2. Red, White and Cross: The Tie-Pin, the Dragon and the Prison Inspector

The second story I wish to discuss was reported in four newspapers on Tuesday 4 October; The Daily Telegraph, The Express, The Daily Mail and The Star:

A jails chief launched an astonishing attack on patriotic prison officers for wearing St George's Cross tie pins. Chief Inspector of Prisons Anne Owers claimed England's national flag could be "misinterpreted" as a racist symbol. She gave officers furious dressing down in her report on top security Wakefield prison in West Yorkshire......Last night the PC-obsessed inspector found herself under-fire for her attack on staff at the prison, whose inmates include Soham murderer Ian Huntley.   (The Star 4 October 2005, p.9)
All four papers carried the story that HMP Wakefield prison officers, who had bought St George cross tie-pins from a cancer charity, were told to remove them by Anne Owers, the Chief Inspector of Prisons, as they could be misinterpreted as a racist symbol by black and ethnic minority prisoners. The story arose from the Chief Inspector of Prisons Report on HMP Wakefield (HMI 2005). The report ran to 66 pages and, as with HMP Holloway, it was based on an unannounced follow-up visit by the Inspectorate. The issue of the St George's tie-pin appeared as paragraph 2.92, on page 31 of the Report under the heading 'Race Relations' and consisted of three and a half lines. It read:
We were concerned to see a number of staff wearing a flag of St George tie-pin. While we were told that these had been bought in support of a cancer charity, there was clear scope for misinterpretation, and Prison Service Orders made clear that unauthorised badges and pins should not be worn.
Under 'Further Recommendations' in paragraph 2.94, the Report stated '(s)taff should not wear unauthorised tie pins'. And that is the only coverage the issue receives in the entire report. There were far more serious matters raised by the Inspectorate about Wakefield prison, but ignored by the press. These included over a third of prisoners being locked in their cells for most of the day because there were insufficient activity places, some prisoners spending more than 20 hours locked up on most days; only 12% of prisoners, significantly fewer than in 2003, said they could go outside for exercise more than three times a week; and that retired, elderly and infirm prisoners were still locked in their cells during the day (HMI 2005).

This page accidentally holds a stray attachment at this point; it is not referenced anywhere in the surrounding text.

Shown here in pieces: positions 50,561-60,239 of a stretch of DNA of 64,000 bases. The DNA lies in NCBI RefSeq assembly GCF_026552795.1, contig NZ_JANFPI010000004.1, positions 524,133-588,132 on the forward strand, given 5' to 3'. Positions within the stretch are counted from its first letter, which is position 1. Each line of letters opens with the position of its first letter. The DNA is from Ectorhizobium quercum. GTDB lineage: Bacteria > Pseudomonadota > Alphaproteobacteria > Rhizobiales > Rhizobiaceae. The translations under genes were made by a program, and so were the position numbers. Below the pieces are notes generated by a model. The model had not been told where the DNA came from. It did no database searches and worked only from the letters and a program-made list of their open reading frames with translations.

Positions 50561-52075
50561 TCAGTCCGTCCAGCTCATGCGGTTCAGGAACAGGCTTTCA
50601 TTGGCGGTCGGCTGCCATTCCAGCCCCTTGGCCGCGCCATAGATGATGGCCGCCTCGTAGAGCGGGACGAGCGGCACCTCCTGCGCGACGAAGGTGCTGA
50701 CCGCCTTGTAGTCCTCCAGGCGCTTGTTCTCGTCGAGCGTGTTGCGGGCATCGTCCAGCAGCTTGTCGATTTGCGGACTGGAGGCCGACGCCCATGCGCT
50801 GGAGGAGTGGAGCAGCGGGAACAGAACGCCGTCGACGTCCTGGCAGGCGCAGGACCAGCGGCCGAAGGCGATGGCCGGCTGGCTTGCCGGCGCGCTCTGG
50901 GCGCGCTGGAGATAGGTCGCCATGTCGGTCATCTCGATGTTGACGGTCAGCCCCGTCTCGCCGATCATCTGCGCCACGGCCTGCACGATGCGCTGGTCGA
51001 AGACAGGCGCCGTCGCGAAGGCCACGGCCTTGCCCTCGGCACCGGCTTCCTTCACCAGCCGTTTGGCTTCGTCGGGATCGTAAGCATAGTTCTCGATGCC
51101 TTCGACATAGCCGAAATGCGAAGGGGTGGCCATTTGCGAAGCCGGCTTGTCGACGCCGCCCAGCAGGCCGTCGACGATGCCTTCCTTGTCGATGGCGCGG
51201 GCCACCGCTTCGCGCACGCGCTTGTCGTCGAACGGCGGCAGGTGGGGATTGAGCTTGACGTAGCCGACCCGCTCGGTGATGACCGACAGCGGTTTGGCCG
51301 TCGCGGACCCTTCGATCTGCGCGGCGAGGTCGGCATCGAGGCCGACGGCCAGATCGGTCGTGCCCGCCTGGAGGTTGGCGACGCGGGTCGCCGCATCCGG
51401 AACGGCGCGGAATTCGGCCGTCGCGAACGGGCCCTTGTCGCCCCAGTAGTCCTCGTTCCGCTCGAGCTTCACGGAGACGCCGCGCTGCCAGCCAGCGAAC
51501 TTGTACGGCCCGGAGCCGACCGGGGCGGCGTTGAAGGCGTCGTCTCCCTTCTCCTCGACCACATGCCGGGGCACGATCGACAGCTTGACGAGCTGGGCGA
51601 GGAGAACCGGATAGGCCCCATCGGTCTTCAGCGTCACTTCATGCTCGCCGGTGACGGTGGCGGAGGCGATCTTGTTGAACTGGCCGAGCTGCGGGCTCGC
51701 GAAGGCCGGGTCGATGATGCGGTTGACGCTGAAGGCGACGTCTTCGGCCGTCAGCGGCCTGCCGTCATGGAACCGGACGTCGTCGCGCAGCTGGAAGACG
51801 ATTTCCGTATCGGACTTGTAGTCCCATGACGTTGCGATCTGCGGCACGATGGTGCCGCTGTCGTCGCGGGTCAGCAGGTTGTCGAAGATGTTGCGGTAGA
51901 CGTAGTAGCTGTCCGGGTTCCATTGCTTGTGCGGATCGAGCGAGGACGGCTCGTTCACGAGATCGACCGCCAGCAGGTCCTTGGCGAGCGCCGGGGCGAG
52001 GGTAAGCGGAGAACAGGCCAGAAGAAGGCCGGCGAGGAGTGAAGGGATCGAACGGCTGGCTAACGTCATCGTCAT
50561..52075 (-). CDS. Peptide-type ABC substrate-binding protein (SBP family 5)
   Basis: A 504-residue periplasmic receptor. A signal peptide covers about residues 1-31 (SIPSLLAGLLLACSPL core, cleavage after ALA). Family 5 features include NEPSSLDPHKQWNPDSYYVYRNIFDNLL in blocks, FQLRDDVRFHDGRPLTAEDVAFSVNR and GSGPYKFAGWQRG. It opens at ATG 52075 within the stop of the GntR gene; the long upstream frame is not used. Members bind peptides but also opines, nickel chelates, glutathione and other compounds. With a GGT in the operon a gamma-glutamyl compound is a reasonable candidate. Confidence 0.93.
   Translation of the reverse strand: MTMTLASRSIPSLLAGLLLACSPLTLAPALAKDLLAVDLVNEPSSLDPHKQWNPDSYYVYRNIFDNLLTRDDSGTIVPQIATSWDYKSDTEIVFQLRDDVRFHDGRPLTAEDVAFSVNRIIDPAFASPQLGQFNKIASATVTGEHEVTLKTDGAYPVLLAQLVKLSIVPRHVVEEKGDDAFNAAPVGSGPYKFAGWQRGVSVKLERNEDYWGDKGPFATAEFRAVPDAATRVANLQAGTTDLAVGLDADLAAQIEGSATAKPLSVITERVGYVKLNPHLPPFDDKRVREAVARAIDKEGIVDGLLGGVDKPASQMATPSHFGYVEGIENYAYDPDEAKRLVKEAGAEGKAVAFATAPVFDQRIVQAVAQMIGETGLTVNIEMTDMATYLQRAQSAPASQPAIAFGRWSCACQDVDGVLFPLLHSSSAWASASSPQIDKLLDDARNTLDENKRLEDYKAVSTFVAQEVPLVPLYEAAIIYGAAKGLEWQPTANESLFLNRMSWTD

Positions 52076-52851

It is interesting that while all four papers made reference to the issue of race in their stories, only the Daily Mail constructed it as a problem for HMP Wakefield's prison regime, but it still ignored the Report's most important conclusions. These included the findings that black and minority ethnic prisoners were twice as likely to be charged with an offence against prison rules; white staff had a lack of cultural understanding of black and minority ethnic prisoners and that 'black and minority ethnic prisoners were over-represented in nearly all aspects of adjudication, the use of force and the likelihood of being held in the segregation unit' (HMI 2005: 31). The Daily Telegraph quoted the Report noting staff's lack of cultural understanding but then immediately undercut the finding by juxtaposing it with a second, uncontextualised sentence from the Report:
"......white staff had a lack of cultural understanding of their background and they were disadvantaged in systematic small ways that were not recognised". In addition, "the canteen list had an inadequate range of affordable skin and hair products for black prisoners" (The Daily Telegraph, 4 October, p.2)
The issue of skin and hair products is the last of six bullet points in paragraph 2.86 of the Report concerning the difficulties faced by black and ethnic minority prisoners, which included more fundamental problems, such as having little confidence in the complaint structure, race relations meeting or monitoring systems. The Daily Telegraph not only omits these points but chooses to trivialise issues of race by constructing the Report as prioritising questions of hair and beauty. The paper is engaged in a process of delegitimisation here. Through silences and omissions, decontextualisation and misrepresentation, the Inspectorate's Report is constructed within a discourse of "political correctness", where it appears to support the prisoner rather than the prison authority, promote prisoners' rights over those of the prison officer and, crucially, of black and ethnic minority interests over those of the white, English law-abiding citizen. This is further supported through the Daily Telegraph's use of military history to frame the meaning of the St George's cross in the last paragraph of the report. Here, it invokes national heroic tropes of Richard the Lionheart, the Royal Navy and Edward III's campaigns against the French in the 14th century.